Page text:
1. View the following short video: Global Schools, Global Business - A Day in Wisconsin.
· Tim Sullivan, Caterpillar/Bucyrus: “We are a very domestic-centric country. That model has to change for us to compete on the international stage… In our grade schools, in our junior high schools, we have to start exposing our kids to international languages, which is a hook that gets them interested in the culture, and teaching them about other cultures beside our own… If we are the types of companies that are saying ‘we need your help’ from an education standpoint, then we have to walk the walk and show them there’s a door at the end of the academic corridor that gets them a good paying job in a pretty exciting international landscape.”
· Kimberly Bors, Johnson Controls: “Johnson Controls currently has about 137,000 people who are operating in 150 countries. What we look for specifically is the [ability to deal with] cultural diversity, not just language skills.”
2. Read this blog contribution: "And I thought it was all about the science..."
· Tom Guerin, Kerry Ingredients & Flavours: “When I interview candidates for positions as scientists at Kerry,” Guerin says, “I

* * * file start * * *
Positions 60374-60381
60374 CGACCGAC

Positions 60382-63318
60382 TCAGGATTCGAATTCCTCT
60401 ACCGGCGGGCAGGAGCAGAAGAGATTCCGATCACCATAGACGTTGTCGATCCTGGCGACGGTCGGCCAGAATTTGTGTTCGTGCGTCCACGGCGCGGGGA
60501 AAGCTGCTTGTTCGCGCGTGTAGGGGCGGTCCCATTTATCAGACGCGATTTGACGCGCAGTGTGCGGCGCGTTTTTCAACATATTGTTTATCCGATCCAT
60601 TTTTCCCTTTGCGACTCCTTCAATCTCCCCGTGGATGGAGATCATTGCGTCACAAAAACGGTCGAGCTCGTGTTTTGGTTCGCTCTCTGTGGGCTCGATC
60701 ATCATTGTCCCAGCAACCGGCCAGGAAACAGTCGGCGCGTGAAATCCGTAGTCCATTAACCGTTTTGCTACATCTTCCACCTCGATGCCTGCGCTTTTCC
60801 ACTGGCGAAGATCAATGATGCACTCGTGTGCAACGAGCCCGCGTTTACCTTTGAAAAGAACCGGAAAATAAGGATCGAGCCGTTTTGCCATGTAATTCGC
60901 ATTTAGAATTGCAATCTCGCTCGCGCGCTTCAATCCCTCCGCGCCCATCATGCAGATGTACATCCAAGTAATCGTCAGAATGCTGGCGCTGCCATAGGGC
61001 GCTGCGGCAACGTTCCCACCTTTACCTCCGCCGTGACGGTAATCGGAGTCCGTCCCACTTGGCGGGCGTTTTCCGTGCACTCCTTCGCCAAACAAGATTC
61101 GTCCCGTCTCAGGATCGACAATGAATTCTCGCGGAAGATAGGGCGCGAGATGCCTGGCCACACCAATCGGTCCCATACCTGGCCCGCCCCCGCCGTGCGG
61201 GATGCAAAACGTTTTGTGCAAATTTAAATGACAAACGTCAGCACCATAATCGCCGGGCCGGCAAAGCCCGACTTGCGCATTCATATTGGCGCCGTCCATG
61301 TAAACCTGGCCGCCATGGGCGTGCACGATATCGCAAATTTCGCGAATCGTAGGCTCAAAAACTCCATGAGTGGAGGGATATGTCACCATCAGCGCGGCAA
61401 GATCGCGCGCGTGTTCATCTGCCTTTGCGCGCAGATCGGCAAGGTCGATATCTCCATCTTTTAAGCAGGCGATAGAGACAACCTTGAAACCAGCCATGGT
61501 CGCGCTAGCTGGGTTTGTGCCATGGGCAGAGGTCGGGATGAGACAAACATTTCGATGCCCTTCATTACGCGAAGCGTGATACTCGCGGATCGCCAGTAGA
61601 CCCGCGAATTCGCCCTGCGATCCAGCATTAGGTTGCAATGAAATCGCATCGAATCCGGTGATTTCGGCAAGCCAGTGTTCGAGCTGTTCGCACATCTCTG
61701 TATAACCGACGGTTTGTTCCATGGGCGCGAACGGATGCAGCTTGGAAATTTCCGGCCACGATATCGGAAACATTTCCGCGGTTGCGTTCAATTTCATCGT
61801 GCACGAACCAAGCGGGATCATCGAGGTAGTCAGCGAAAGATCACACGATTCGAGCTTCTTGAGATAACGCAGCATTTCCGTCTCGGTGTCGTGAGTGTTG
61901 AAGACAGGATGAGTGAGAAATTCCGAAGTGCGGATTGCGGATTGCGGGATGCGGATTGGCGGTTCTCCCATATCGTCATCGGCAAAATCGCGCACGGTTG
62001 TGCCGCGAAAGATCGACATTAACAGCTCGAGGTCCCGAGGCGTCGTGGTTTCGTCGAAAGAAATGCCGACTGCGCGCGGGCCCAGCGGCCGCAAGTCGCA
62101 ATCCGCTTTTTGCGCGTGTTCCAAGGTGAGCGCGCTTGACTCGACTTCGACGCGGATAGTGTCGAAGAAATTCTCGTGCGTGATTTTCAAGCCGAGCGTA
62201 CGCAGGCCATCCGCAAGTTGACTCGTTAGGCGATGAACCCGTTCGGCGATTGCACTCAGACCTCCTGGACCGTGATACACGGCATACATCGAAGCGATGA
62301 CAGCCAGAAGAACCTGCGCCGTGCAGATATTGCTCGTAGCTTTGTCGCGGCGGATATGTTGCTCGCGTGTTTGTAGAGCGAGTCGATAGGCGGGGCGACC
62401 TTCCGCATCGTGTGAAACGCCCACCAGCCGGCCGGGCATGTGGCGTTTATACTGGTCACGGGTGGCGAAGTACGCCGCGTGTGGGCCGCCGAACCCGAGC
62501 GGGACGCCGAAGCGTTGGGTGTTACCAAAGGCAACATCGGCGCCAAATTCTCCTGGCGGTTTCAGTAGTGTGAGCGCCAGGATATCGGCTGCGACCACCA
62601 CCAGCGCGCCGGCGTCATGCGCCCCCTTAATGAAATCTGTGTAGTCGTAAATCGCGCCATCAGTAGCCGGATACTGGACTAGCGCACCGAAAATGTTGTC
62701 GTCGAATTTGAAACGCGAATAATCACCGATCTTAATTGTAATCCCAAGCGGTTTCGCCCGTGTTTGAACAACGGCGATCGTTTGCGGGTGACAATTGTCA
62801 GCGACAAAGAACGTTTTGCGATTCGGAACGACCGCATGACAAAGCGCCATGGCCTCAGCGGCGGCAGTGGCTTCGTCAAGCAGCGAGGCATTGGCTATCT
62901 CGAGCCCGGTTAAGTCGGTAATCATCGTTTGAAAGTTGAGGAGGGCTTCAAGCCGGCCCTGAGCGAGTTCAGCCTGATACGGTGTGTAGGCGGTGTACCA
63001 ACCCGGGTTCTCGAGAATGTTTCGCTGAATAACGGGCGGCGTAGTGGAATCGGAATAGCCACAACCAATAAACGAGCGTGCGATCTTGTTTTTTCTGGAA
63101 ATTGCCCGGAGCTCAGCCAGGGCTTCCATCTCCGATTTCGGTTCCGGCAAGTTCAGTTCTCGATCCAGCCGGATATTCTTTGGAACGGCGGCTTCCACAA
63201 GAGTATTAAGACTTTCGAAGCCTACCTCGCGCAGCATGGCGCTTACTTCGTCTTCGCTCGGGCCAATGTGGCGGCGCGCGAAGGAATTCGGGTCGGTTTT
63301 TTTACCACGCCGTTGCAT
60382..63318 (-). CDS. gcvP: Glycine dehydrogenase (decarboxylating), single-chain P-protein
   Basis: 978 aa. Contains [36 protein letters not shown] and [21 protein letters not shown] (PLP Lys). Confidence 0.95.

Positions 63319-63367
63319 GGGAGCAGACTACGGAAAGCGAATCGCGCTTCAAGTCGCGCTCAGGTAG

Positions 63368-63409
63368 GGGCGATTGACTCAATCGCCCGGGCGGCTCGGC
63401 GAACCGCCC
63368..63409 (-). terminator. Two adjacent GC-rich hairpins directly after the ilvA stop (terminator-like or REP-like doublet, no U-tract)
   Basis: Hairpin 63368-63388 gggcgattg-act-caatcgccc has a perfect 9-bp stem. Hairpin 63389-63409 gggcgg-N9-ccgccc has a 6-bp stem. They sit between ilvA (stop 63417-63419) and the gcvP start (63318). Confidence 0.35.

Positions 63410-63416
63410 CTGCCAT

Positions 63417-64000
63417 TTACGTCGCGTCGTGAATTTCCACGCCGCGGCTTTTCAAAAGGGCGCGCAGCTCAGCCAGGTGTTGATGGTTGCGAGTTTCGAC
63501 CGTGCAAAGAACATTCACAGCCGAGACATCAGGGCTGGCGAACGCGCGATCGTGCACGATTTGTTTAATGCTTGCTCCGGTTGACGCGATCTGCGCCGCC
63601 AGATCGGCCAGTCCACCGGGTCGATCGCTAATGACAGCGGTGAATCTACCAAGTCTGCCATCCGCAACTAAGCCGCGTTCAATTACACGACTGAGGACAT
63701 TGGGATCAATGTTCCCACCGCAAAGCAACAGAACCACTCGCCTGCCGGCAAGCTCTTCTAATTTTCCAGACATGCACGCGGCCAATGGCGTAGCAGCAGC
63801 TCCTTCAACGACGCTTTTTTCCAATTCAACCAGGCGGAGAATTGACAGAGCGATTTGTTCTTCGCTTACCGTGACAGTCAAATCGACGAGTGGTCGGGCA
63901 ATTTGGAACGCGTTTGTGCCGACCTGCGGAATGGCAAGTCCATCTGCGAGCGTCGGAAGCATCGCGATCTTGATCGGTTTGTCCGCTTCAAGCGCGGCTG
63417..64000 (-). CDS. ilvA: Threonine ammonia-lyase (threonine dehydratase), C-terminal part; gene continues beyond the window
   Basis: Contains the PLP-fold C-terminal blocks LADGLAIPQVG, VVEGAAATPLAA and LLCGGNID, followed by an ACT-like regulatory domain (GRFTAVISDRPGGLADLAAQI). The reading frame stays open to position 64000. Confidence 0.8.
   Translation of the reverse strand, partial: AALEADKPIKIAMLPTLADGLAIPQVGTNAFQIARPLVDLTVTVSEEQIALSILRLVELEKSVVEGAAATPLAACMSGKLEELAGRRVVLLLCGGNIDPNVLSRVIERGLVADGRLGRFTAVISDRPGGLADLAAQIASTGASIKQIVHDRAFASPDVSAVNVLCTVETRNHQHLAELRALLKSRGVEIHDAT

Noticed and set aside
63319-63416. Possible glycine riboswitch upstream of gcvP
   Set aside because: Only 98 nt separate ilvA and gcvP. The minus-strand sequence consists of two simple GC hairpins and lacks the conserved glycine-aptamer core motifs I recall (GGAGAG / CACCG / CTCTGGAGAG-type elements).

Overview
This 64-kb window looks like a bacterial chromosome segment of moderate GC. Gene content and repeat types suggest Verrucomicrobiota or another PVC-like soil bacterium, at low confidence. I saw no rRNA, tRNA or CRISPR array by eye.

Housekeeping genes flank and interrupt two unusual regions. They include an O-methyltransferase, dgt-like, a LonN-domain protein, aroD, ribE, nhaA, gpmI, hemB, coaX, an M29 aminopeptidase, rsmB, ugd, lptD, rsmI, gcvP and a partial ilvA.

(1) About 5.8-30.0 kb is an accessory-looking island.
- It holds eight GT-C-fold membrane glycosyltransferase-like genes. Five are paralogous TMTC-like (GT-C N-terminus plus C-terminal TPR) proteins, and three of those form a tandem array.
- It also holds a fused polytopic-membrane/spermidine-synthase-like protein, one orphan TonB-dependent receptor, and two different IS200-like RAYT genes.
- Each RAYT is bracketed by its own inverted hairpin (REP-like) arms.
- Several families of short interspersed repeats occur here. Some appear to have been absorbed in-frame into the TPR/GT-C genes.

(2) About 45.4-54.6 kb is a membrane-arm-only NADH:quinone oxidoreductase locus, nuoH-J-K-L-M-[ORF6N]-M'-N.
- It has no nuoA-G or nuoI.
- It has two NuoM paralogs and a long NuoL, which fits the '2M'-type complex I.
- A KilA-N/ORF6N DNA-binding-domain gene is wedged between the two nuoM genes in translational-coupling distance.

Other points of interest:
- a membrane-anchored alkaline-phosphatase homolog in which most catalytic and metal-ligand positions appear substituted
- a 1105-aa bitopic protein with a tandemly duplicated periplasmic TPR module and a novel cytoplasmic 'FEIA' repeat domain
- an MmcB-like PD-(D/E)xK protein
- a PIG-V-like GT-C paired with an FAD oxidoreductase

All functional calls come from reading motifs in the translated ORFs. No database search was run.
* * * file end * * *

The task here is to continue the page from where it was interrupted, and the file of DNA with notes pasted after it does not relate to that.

look for the ability to see different sides of a problem, and I look for people who are still grounded in their culture of origin. I am not that interested
in assimilation to an Anglo-Saxon lifestyle or point of view.” He feels strongly that diversity of viewpoints strengthens the work in R&D, especially
when a global corporation like Kerry places products in markets worldwide. “If you insist on assimilation among your employees, you are bound for
failure. If, on the other hand, you encourage diversity of opinion and approaches to solutions, you will succeed,” Guerin says. “When I started out
in this line of work 13 years ago, I thought it was all about the science. I found out that it’s not. Much of my work has to do with being able to
communicate effectively with people from very diverse cultural and linguistic backgrounds.”